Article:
Tax Identity Verification Letter Could Mean Fraud: A Checklist of What To Do– October 31, 2014 by Laura White

Did you receive a letter from the IRS (specifically LTR 5071C) or a letter from the Ohio Department of Taxation asking you to verify your identity or suggesting you may be a victim of identity theft? If so, you’re not alone.

And, in one respect, this letter is a good thing. It means that the taxing agency at hand did not in fact issue your refund to someone else, and it alerts you of the fraud so you can begin taking steps to rectify it. Many are not so “lucky.”

But with the final 2013 tax deadlines behind us, we look ahead to 2014 tax return reporting and know that fraud will continue to be a concern. Here’s what you need to know if you receive that fateful letter from the IRS, and if you have, in fact, been a victim of tax ID fraud:

  1. The IRS did not issue a refund on the fraudulently filed tax return (hence the inquiry about discrepancies and verification of identity).
  2. Consider giving your accountant a power of attorney so he or she can help you through the steps. Or contact the IRS using the phone number provided in the letter.
  3. The IRS will conduct an investigation to see who filed the fraudulent return.
  4. About two weeks from making contact with the IRS, you will receive another letter from the IRS telling you what additional steps you will need to take.
  5. You will receive a PIN from the IRS so you can e-file future tax returns.
  6. You should contact your bank and credit card companies to let them know your identity has been stolen.
  7. Report the identity theft to the Federal Trade Commission at or the FTC Identity Theft hotline at 877.438.4338 or TTY 866-653-4261.
  8. File a report with your local police.
  9. Report the incident to the fraud department of one of the three major credit bureaus. But request credit reports from each of the credit bureaus, and look over the reports to see if there is any fraudulent activity.
    • Equifax –; 800.525.6285
    • Experian –; 888.397.3742
    • TransUnion –; 800.680.7289
  10. Sign up for an ID protection service. LifeLock® and Identity Guard® are two well-known services. You will need to check the messages you receive from your service to see if there is any fraudulent activity occurring.

11. Paper file your tax return. Include the LTR 5071C on the front and mail the return with the W-2s to the following address:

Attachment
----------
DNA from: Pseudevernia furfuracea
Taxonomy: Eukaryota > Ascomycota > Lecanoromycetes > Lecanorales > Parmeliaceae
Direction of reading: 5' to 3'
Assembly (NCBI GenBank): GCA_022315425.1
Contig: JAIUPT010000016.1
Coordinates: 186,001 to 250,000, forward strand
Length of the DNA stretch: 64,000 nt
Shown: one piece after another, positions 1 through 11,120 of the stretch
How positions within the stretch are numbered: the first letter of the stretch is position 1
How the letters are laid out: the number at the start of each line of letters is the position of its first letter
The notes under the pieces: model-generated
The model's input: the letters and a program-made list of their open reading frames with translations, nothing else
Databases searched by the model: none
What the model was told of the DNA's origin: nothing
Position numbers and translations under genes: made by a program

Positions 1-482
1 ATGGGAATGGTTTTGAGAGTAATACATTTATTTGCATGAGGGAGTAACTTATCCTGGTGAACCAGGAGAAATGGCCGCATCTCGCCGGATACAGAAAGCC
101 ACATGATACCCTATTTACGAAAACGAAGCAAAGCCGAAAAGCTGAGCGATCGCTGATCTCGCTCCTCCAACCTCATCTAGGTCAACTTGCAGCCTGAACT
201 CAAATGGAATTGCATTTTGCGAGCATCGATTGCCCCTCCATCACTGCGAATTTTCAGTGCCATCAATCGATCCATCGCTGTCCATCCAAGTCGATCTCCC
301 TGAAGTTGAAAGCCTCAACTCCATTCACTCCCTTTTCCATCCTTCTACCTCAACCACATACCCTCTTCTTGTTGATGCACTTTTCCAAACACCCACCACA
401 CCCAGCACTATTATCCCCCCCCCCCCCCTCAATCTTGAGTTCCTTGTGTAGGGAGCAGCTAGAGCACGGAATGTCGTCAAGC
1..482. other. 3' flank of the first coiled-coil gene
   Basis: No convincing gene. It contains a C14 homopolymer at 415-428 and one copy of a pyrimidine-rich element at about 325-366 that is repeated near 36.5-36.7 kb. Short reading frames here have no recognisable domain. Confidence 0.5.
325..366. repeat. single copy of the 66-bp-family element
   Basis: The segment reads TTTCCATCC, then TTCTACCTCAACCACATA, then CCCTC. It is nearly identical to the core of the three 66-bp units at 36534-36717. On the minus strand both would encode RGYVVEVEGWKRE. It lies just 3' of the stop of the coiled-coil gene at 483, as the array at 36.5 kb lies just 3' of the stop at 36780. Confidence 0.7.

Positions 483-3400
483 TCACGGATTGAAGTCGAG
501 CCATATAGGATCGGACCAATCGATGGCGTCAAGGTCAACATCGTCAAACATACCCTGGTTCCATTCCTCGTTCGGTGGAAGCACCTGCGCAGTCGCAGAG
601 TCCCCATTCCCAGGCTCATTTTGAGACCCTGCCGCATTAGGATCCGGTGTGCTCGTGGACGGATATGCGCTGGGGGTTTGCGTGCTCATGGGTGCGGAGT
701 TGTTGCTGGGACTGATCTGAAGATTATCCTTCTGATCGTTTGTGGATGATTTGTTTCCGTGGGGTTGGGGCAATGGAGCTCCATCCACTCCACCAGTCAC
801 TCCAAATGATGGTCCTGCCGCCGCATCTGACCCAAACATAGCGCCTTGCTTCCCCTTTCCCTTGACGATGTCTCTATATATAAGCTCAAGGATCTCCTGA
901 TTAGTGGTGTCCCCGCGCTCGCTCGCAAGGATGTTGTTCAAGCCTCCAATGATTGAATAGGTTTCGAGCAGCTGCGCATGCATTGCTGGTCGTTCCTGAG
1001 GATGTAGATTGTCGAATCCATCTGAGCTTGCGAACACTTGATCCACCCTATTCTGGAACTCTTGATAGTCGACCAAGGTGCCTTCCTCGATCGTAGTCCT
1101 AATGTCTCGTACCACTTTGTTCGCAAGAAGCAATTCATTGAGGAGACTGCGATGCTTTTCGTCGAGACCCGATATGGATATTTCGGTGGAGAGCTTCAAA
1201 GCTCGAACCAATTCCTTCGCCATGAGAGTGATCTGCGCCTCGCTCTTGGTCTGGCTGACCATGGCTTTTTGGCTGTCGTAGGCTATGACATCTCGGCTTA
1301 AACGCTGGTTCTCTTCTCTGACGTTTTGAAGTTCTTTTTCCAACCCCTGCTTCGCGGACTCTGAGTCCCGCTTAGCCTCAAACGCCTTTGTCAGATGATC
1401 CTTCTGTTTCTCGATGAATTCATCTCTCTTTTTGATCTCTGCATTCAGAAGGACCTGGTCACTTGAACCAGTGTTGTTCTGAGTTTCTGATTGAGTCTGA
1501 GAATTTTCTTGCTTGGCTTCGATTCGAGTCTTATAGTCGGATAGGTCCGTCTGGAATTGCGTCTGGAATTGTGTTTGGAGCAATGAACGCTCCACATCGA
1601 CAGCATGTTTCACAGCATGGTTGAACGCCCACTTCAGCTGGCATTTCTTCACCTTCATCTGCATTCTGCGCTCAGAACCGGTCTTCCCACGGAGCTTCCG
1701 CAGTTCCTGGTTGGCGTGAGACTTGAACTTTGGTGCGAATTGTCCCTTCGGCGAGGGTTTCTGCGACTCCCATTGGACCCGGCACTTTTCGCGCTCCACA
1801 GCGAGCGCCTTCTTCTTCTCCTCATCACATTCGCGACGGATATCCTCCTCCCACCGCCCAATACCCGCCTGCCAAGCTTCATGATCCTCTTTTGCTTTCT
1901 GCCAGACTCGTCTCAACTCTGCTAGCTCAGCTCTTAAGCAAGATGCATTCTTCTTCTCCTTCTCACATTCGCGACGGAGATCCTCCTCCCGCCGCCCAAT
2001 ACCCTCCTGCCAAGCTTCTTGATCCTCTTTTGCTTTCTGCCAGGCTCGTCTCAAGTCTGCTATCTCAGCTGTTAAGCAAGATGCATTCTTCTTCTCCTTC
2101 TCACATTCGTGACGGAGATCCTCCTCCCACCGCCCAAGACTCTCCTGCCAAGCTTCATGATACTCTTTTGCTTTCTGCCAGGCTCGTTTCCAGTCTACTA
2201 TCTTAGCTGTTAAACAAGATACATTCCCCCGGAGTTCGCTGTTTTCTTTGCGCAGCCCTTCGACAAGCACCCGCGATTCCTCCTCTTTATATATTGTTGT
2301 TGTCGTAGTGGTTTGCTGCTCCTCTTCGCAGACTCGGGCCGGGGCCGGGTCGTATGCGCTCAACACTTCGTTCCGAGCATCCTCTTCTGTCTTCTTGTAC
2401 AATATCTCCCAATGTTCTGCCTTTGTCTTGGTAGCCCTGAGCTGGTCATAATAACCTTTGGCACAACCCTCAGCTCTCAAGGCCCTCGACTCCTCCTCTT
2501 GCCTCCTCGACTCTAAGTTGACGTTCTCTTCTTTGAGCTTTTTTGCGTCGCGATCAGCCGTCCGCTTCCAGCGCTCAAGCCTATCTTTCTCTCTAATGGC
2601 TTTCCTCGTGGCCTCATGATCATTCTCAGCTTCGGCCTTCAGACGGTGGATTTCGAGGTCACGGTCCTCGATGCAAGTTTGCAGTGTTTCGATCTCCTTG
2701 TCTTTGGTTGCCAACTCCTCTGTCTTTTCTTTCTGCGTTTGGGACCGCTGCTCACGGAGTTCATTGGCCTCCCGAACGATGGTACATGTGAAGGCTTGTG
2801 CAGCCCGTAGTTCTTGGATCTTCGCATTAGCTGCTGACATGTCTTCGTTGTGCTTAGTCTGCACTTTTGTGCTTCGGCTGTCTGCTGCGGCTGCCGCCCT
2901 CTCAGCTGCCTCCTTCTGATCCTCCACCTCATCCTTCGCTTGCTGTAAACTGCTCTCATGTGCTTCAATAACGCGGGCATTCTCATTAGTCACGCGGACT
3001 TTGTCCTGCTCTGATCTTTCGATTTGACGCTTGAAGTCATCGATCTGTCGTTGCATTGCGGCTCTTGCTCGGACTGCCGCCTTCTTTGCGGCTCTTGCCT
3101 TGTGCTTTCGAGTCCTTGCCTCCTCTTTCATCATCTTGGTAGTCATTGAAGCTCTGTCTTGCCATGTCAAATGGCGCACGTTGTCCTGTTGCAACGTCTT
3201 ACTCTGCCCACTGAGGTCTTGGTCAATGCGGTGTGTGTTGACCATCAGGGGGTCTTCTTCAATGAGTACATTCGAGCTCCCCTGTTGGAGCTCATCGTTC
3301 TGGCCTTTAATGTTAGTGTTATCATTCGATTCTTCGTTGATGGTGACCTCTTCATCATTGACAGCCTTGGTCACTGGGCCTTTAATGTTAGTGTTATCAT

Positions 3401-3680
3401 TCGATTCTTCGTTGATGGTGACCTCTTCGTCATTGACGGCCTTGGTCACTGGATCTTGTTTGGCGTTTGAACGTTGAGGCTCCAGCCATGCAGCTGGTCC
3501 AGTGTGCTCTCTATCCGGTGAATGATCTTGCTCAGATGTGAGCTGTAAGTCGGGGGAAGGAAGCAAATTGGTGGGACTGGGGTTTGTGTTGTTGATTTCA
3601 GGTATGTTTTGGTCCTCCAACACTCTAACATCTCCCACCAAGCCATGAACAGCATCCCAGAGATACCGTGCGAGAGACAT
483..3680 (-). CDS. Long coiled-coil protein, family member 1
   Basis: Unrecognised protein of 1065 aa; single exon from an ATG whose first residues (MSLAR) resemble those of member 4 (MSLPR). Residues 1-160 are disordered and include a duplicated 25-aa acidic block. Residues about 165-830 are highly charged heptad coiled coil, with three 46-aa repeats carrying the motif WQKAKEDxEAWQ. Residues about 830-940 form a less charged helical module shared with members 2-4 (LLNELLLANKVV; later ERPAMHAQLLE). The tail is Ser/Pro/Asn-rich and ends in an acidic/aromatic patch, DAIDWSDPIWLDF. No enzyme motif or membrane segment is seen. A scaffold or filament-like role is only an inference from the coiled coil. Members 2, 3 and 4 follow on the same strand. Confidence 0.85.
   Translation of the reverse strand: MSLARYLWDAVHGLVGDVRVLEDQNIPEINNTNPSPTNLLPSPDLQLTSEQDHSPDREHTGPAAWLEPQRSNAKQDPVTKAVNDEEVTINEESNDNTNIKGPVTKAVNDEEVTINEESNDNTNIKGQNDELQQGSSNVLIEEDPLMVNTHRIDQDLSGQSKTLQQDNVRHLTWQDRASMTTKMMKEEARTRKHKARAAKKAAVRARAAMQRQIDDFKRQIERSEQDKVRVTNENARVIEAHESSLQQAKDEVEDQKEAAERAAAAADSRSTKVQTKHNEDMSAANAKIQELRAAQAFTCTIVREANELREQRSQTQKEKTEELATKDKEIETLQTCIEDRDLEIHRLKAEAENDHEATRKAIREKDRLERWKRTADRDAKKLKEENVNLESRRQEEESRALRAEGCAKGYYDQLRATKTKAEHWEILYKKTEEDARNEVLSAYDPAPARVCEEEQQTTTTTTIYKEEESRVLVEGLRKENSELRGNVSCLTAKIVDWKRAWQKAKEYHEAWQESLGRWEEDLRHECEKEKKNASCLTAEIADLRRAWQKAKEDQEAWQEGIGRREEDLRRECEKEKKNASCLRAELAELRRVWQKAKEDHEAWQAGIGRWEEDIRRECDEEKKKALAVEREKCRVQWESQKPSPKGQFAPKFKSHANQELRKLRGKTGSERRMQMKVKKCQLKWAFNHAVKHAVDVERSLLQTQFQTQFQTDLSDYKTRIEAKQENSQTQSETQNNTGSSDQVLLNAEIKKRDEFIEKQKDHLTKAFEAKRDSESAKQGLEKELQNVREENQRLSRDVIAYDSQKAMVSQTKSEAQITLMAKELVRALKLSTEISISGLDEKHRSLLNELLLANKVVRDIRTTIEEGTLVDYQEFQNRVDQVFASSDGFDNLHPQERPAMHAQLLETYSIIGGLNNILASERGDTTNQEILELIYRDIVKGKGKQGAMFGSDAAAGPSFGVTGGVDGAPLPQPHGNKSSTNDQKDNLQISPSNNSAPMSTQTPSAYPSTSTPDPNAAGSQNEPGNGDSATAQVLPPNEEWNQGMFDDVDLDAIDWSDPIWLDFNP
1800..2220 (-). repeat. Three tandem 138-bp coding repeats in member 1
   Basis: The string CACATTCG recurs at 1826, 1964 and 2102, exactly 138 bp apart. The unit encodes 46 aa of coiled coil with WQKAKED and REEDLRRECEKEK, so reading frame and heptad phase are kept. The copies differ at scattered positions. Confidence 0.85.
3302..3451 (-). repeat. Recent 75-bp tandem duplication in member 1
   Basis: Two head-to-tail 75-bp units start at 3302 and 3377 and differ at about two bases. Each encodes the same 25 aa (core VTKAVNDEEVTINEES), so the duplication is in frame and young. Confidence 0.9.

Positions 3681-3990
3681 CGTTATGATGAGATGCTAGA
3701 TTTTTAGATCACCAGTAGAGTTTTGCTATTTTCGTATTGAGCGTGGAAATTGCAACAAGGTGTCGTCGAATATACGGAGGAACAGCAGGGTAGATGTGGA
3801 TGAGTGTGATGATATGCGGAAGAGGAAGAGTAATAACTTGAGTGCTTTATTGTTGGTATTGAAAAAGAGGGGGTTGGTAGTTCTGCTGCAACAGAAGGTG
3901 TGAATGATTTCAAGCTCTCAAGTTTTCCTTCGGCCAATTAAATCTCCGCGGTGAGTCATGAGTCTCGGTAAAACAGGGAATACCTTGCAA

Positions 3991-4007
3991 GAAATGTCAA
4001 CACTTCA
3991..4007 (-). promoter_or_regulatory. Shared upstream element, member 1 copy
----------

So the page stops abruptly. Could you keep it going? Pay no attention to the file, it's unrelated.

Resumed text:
Internal Revenue Service
3651 S.I.H. 35 Stop 6573 AUSC
Austin, TX 78741

If you receive a notice from Ohio stating that your identity has been stolen, here are the initial steps to take:

  1. File an Ohio Identity Theft Affidavit for all individuals listed on the Ohio form. Make sure the form is notarized and include a copy of your driver’s license.
  2. Paper file your Ohio tax return; attach the W-2s and the completed Ohio Identity Theft Affidavit form.
  3. Mail the Ohio tax return to:

Ohio Department of Taxation
Tax Technical/ID Theft Research
PO Box 182847
Columbus, OH 43218-2847

The IRS does not request sensitive information via email. If you receive a suspicious email that states it’s from the IRS, forward it to And if you think your tax identity has been stolen, even without receiving a letter, contact your accountant or the IRS immediately.

Read more on this topic in our Taxonomics article: “Stolen (Tax) Identity: Creative crooks are turning your taxes into their profits” and in our related blog post: "Tax Identity Fraud on the Rise: What To Do If You Fall Victim."

We want to hear from you! We encourage you to comment below on this blog post, share it on social media or contact Laura White at or a member of your service team for further discussion.

This communication is published by Cohen & Company for our clients and professional associates. Cohen & Company is not rendering legal, accounting or other professional advice. Any action taken based on information in this publication should be taken only after a detailed review of the specific facts and circumstances.